Wednesday, March 28, 2007

Fish Consumption Guidelines

We know that eating too much fish can be harmful because of high levels or mercury. We also know that eating fish is healthy because it is low in artery-clogging saturated fat and has lots of omega-3 fatty acids, whatever they are. So how do we strike a balance between too little fish and too much. Contrary to popular believe, the answer is not "avoid eating fish", even for pregnant and nursing women. Recent research has shown that for the pregnant and non-pregnant alike, the benefits of eating fish out weight the risks. In fact, according to recent research, women who eat fish during pregnancy may even have smarter children.

According to the American Heart Association (a big fan of those omega-3's) normal people (ie the non-pregnant, non-nursing, non-kids among us) should eat no more than 14 oz (3 to 4 servings, or 2 normal meals) of low-mercury fish and no more than 7 oz (one meal) of high-mercury fish per week. For those of use who are pregnant, nursing or young children, the guideline are to avoid high-mercury fish all together and limit low-mercury fish consumption to 12 oz (2 average meals) per week.

High Mercury Fish (more than 0.6+ ppm)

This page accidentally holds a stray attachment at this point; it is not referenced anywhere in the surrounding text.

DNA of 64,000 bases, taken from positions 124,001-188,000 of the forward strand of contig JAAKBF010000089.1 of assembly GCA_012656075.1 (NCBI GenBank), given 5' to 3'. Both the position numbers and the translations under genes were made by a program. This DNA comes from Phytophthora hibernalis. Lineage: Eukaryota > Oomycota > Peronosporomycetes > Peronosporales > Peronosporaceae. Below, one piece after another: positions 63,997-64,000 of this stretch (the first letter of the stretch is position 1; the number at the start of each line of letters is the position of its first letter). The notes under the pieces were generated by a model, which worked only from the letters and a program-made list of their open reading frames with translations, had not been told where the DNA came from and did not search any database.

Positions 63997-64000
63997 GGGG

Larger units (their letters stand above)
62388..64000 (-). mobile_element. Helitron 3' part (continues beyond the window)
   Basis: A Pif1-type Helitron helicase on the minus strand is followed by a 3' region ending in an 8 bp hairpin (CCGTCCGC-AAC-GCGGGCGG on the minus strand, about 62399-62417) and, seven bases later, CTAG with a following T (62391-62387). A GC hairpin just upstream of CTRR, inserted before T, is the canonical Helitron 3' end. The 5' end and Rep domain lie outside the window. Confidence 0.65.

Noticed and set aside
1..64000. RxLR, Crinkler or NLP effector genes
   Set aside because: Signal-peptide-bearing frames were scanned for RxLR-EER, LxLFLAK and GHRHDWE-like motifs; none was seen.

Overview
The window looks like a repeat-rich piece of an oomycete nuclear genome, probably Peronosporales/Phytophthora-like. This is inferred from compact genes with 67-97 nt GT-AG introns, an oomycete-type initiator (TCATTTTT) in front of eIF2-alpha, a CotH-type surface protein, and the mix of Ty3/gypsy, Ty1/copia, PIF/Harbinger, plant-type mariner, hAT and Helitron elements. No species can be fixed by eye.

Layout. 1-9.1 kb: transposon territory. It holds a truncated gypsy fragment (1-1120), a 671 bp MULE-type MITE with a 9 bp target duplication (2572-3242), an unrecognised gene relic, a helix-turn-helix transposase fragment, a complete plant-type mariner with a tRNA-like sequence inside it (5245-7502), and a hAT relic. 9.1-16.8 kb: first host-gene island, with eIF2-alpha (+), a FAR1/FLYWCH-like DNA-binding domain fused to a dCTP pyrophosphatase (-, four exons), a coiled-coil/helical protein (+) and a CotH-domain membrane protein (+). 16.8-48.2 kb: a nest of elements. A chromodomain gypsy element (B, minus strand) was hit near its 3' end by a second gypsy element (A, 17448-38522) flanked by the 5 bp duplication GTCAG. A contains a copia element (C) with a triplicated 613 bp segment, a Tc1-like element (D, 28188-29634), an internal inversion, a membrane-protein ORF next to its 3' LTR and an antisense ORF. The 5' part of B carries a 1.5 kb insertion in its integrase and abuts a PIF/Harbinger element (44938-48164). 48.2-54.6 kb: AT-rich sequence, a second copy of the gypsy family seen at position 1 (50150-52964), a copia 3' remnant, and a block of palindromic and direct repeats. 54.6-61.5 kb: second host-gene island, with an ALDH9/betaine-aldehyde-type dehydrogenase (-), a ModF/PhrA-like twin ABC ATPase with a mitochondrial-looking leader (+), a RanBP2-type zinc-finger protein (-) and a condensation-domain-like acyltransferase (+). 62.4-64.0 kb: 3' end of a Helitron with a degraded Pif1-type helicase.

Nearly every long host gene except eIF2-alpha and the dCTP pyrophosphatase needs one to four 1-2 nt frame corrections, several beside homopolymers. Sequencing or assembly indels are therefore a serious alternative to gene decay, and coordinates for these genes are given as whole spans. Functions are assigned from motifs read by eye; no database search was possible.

• Shark
  • Swordfish
  • Tilefish (golden bass or golden snapper)
  • King mackerel

Moderate Mercury Fish (0.2 to 0.6 ppm)
  • Lobster
  • Grouper
  • Halibut
  • Fresh or frozen tuna
  • Canned tuna (albacore)
  • Red snapper
  • Orange roughy

Low Mercury Fish (less than 0.2 ppm)

  • Pollock
  • Salmon (fresh,frozen)
  • Cod
  • Catfish
  • Flounder or sole
  • Crabs
  • Scallops
  • Oysters
  • Clams
  • Shrimp
  • Canned tuna (light)
  • Herring

1 comment:

dave said...

Those guidelines seem eminently reasonable, and I don't stand a chance of exceeding them. I eat tuna every once in a while (I use Alton Brown's recipe - you can find it on www.foodnetwork.com if you search for "chimney tuna loin"). I've also taken a liking to tilapia; it's cheap, good for the environment, and good for you. I season mine with salt, red and black pepper, and old bay. Then I brown it on both sides in a pat of butter, add orange juice halfway up the sides, and let it braise until it's cooked through. I don't find my way to the fish market more than once every couple weeks though.

 
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